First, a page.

3. Gravel Riding Techniques

Gravel Riding Techniques

There are riding techniques associated with gravel roads, that will differ from what you may be used to, especially if you’ve spent hours of your life astride a road bike.

 

Frankie Says Relax

If you missed the 1980’s musical reference there, take this simple advice. Keep a relaxed grip on the handlebars, preferably with hands securely wrapped around the bar top, or in the drops. Keep elbows bent and relaxed.

JOM extremely relaxed at 2011 Rouge Roubaix.
JOM extremely relaxed at 2011 Rouge Roubaix.

BeginnersCorner2015-5The bar top position is a favorite of mine. With just the right amount of grip, the front of the bike can freely float and track across a gravel road, maintaining all important forward motion.

Some people are advocates of aero bars and such for the longer gravel races. In my opinion, aero bars have no place on gravel roads, regardless if you’re riding solo or with others.

Sure, the additional hand positions are nice, but the lack of control, especially when you’re tucked on the bars and away from the brakes, is less than optimal on a gravel road. Additionally, it just looks silly on a gravel bike!

 

Predictable Steering

Don’t make the mistake of turning your handlebar sharply entering turns. This can cause the front wheel to slide and lose traction. Shift your weight, turn your hips into the direction you want to go, and gently lean.

If the road allows it, take a wide berth leading into the corner, ride through the apex (or close to it), and exit in the same manner to which you entered. This is the preferred line.

Remember – Riding the apex ISN’T always the safest or best technique. Often, the insides of corners are heavily rutted, and there is always vehicular traffic to consider. Never ride the apex of a blind corner. Safety first!

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How NOT to do it. Rear wheel is sliding out.

Keep it Planted

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JOM suffering like a maggot on a 15% grade at the 2015 Darby Roubaix.

Remaining seated in the saddle keeps your weight centered over the bike, which is essential for maintaining traction for the rear wheel. This is particularly important when climbing on loose surfaces.

 

Descending across Washout or Washboard

Avoid braking, allow the bike to float over the rough stuff. While counter-intuitive, this is even more important while taking a corner. Braking over the rough stuff causes the bike to skip off the ground and lose traction. If you must touch the brakes, gently feather the rear brake only.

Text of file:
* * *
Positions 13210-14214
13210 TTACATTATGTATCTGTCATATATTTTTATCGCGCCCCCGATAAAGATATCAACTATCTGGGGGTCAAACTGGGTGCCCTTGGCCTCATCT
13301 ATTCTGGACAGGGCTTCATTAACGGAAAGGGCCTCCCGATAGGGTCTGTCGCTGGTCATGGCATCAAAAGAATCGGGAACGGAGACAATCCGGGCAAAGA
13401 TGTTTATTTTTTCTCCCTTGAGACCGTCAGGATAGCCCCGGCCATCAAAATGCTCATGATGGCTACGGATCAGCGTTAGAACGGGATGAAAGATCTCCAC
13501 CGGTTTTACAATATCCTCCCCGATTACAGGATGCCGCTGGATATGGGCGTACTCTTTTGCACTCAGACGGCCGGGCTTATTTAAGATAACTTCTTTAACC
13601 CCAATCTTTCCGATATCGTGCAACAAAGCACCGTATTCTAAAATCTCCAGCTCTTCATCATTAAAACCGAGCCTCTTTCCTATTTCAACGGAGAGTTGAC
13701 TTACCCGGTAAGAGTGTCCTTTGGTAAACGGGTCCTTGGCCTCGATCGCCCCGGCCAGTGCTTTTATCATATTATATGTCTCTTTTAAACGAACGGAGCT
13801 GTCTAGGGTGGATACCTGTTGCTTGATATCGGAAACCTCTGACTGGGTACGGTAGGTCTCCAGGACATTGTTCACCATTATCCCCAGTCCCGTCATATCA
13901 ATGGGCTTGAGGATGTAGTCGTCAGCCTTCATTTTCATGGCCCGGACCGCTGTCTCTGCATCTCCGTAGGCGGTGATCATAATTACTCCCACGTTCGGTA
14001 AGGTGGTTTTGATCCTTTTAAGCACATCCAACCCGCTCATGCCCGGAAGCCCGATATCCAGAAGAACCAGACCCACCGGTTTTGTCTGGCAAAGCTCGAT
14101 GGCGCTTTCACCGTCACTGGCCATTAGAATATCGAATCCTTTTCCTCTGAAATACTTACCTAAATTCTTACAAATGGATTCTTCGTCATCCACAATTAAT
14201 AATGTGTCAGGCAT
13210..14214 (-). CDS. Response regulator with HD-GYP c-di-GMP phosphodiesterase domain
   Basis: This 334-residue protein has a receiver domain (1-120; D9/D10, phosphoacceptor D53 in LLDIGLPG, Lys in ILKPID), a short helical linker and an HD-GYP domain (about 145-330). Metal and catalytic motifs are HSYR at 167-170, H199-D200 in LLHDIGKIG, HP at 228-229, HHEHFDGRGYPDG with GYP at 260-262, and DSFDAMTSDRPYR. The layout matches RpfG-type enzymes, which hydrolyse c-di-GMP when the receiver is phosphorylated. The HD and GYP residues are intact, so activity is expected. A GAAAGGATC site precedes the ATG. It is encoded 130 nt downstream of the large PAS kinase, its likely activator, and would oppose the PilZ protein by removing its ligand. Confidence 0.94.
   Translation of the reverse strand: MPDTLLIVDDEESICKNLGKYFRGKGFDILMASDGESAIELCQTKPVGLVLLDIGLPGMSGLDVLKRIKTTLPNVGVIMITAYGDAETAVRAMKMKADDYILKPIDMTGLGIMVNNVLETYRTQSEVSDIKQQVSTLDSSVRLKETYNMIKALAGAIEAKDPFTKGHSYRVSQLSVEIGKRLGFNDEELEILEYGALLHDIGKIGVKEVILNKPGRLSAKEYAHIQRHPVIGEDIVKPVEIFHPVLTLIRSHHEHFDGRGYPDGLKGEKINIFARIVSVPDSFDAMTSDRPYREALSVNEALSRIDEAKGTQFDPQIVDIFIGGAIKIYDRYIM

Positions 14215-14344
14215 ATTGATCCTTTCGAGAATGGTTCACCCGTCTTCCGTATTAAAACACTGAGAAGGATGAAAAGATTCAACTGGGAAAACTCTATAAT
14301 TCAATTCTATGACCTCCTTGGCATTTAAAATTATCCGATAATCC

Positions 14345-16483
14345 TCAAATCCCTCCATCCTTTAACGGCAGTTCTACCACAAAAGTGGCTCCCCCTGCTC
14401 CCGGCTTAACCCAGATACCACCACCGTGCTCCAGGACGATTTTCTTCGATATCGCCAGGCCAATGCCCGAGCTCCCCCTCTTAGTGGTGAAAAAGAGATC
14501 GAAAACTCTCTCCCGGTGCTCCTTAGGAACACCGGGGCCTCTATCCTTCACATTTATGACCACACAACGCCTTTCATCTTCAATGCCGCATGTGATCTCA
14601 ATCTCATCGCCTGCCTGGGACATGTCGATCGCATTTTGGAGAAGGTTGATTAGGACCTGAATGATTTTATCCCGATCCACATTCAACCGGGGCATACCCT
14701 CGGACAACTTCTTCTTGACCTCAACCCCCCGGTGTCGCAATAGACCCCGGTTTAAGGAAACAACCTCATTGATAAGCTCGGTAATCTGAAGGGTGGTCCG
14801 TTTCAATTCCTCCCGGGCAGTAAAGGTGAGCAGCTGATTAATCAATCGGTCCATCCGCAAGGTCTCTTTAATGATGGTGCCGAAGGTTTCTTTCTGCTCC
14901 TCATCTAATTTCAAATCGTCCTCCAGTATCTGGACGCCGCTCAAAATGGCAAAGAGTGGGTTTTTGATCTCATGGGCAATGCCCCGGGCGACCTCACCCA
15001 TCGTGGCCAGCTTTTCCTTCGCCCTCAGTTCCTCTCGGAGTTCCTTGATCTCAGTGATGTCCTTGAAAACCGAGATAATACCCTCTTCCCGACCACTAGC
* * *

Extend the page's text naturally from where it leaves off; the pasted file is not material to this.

Gearing and Sand

Generally, I like to turn a slower cadence over really bad roads. Maintaining a higher speed is always desirable, while the slower cadence helps with “floating” over the worst of it. Note how European road professionals tackle the cobbles of Paris Roubaix.

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How NOT to ride the loose stuff. Death grip on the handlebars and overgeared.

Riding through really loose stuff, including sand, is best handled with a smaller gear and higher cadence. Momentum is key. Keep turning the pedals fast and avoid getting bogged down. Keeping loose and relaxed is doubly important here. Allow the bike to float, do not fight the handlebars.

 

Stick to the Correct Side of the Road

In the USA, ride towards the right side of the road. In Australia, ride towards the left side of the road. In other words, just because dirt and gravel roads are often devoid of traffic, doesn’t mean you should wander all over the road. Stick to the side of the road appropriate with the country you’re riding in.

Gravel cycling near Adelaide, South Australia.
Gravel cycling near Adelaide, South Australia. LEFT side of the road.

In particular, this is most important while ascending. A vehicle cannot see over or through a hill, and they cannot see you until they crest the hill, at which point it may be too late.

Rule of thumb, safety first!

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3 comments on “3. Gravel Riding Techniques

  1. Are wider bars better? My shoulder to shoulder width is 41cm but I’m riding 44cm flared db. My local bike shop measured me up for a fit, and told me I have to change the bars over.

    1. Hi there… one thing I am not qualified to comment on is handlebar sizing. I have no idea my wide my shoulder to shoulder measurement is. However, I suggest you ask to borrow a bike from the shop with the bars they suggest. Do a short ride and see how it feels – if it feels good, make the change. However, if your current bar feels best, stick with that.

      For the record, I run narrow bars – either a 40cm centre to centre or 42cm centre to centre – no flaring, standard type road bars.

  2. On paper my shoulders measure out to a 44cm bar. On one of my bikes I am running a Nitto Noodle bar that is 48cm wide – I LOVE IT. On another bike I swapped in a pair of 46cm 12degree sweep bars from a Haanjo and those are great as well. I would stay wide if that is what you like. I was on 40cm bars 2 years ago, my fitter hated that, so we went 44, which was too big a jump at first so I eased into a 42, but now 46/48 is great for me. Bars are cheap overall, width, reach and drop all factor in. I also have a beginning season stem that is 90mm/17degree rise for the less flexible time of year and then move to a 100/6 stem as my core gets stronger and my back gets more flexible. Stems are also pretty cheap and even easier to swap, lot of factors in fit. I like the added width for extra hand positions, more open chest, less able to lean on my hands, bikepacking bar bag fits between the 48cm nicely and added stability on gravel.

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